Image not found

–        the UK figurative mark registered under No 2600648 in respect of services in Classes 35, 36, 39 and 43, reproduced below:

Image not found

–        the UK word mark WORKSPACE registered under No 3178820 in respect of services in Classes 36 and 43;

–        the UK word mark WORKSPACE registered under No 3236694 in respect of services in Classes 9, 35, 36, 38, 39, 42 and 43.

7        The ground relied on in support of the opposition was that set out in Article 8(1)(b) of Regulation No 207/2009 (now Article 8(1)(b) of Regulation 2017/1001).

8        On 31 July 2018, the Opposition Division upheld the opposition on the ground that there was a likelihood of confusion with the earlier EU trade mark.

9        On 27 September 2018, the intervener filed a notice of appeal with EUIPO, pursuant to Articles 66 to 71 of Regulation 2017/1001, against the decision of the Opposition Division.

10      By decision of 13 May 2019 (‘the contested decision’), the Fourth Board of Appeal of EUIPO annulled the decision of the Opposition Division and rejected the opposition in respect of all the services covered by the mark applied for.

11      The Board of Appeal first compared the mark applied for with the earlier EU trade mark and therefore considered that the relevant territory for the purposes of assessing the likelihood of confusion was the European Union and all its Member States. In the first place, it found, as did the Opposition Division, that most of the services at issue in Classes 35, 36 and 43 were identical, some of them were highly similar and others similar.

12      In the second place, as regards the comparison of the signs, the Board of Appeal first considered the meaning of the elements included in the marks at issue. It noted first of all that the word ‘uma’ in the mark applied for had no meaning in any of the European Union languages. Next, it stated that the figurative element of the earlier mark, although it would not be overlooked, would merely be perceived as a decorative element. Furthermore, it found that the word ‘workspace’ present in both marks had been widely used in the course of trade to designate office spaces intended to be temporarily rented by entrepreneurs, that there was no appropriate translation for it in European Union languages other than English and that it would be universally understood. It stated this to be a well-known fact. It also found that the basic English words ‘work’ and ‘space’ were so frequently used that the compound word ‘workspace’ would be understood by the relevant professional public throughout the European Union as a descriptive reference to services related to providing and servicing a space in which to work. Secondly, bearing those meanings in mind, the Board of Appeal found that the word ‘workspace’ was descriptive in relation to the services at issue. Lastly, it found that the word element ‘uma’ of the mark applied for would be perceived as the most distinctive and dominant part of that mark owing to its lack of meaning, the fact that it formed the initial part of the mark applied for, and the descriptiveness of the word element ‘workspace’. Thirdly, the Board of Appeal compared the marks at issue visually, phonetically and conceptually. First of all, it stated that the marks differed in the distinctive and dominant element ‘uma’ of the mark applied for and in the figurative element of the earlier mark, and that the common word element ‘workspace’ could produce only a low degree of visual similarity between the marks at issue in view of its descriptiveness. Next, it noted that the marks as issue differed in the pronunciation of the first dominant and distinctive part of the mark applied for and that the fact that the marks coincided in the descriptive word ‘workspace’ rendered them phonetically similar to a low degree. Lastly, it found that conceptually, both marks conveyed the concept of ‘workspace’ and that, taking into account the descriptiveness of that word in relation to the services concerned, the level of conceptual similarity between the signs was, at most, low.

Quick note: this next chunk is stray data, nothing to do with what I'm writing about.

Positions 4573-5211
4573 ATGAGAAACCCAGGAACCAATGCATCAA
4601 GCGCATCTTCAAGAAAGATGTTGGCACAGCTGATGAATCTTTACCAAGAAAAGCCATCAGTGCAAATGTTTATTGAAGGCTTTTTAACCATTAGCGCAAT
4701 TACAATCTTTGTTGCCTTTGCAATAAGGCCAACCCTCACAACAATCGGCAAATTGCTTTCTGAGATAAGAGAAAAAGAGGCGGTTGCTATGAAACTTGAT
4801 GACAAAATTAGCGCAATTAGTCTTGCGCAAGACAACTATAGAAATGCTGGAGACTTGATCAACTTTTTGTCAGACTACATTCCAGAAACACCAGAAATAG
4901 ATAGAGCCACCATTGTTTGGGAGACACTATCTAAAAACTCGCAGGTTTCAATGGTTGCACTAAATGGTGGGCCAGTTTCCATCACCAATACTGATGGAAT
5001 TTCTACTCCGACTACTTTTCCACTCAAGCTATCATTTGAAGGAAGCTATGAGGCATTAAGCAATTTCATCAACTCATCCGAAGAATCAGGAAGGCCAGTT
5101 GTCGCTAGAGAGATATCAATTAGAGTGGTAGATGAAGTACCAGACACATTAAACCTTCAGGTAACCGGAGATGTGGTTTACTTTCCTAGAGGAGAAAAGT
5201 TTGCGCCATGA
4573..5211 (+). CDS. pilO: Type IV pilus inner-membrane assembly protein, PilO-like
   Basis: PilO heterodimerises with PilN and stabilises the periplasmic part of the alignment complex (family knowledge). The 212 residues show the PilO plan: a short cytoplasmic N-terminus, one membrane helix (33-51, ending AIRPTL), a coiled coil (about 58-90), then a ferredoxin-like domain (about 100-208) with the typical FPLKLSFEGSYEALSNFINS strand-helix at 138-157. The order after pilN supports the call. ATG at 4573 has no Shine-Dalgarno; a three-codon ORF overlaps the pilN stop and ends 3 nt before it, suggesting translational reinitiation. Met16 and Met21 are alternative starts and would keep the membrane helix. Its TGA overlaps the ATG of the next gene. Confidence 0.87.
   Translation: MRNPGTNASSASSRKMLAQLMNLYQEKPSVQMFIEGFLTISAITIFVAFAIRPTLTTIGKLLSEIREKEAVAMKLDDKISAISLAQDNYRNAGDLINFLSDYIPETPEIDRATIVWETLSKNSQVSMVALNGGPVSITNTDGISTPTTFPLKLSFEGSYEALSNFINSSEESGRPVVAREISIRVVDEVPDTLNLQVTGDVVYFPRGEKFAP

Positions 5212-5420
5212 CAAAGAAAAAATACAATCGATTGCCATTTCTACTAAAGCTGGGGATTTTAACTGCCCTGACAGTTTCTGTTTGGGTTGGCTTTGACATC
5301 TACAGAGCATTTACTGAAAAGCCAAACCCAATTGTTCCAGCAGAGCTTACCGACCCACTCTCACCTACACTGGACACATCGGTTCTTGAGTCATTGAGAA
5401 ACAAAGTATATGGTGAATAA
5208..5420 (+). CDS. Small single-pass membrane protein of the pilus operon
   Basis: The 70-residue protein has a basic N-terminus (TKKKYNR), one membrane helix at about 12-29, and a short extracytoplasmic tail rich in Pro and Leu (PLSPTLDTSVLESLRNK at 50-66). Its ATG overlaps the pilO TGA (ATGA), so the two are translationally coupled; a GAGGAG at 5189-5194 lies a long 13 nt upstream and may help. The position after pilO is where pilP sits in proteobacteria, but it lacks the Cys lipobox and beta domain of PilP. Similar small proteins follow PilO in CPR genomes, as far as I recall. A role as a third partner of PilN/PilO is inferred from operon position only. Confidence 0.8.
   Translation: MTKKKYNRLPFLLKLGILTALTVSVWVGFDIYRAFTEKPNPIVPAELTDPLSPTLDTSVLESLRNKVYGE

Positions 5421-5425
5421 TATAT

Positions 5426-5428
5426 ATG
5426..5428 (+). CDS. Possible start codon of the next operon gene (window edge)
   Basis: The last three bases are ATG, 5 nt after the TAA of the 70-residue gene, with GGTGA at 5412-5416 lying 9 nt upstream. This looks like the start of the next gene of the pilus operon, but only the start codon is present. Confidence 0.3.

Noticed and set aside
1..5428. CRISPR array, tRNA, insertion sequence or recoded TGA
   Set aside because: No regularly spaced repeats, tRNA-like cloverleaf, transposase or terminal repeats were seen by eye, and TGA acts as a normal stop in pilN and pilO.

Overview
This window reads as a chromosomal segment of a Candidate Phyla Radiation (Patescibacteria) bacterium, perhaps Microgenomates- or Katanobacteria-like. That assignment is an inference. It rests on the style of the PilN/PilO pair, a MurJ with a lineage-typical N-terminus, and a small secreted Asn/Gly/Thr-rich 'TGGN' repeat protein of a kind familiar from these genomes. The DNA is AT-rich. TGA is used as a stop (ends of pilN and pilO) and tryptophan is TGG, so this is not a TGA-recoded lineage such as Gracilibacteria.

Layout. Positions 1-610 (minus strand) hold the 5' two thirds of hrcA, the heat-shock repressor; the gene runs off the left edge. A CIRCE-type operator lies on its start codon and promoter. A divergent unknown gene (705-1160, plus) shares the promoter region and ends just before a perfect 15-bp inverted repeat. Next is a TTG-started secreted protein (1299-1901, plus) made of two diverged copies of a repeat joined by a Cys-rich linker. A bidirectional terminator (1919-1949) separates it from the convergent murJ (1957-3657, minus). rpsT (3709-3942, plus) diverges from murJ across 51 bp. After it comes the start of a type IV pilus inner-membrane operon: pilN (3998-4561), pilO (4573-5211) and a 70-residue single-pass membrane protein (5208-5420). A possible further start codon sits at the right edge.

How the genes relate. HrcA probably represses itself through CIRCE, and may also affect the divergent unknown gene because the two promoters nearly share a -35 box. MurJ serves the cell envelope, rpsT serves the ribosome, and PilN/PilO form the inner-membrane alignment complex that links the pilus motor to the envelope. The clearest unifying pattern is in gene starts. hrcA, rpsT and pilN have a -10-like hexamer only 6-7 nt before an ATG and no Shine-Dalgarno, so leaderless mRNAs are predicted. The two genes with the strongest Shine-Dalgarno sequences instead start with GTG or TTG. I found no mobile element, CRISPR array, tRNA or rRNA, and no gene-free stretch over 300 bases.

13      In the third place, the Board of Appeal carried out the overall assessment of the likelihood of confusion. It concluded that, taking into account the low degree of visual, phonetic and conceptual similarity between the signs at issue, the fact that they shared only a descriptive element, the low degree of distinctiveness of the earlier mark and the high level of attention of the relevant consumer, there was no likelihood of confusion, even though the services covered by the marks at issue were identical.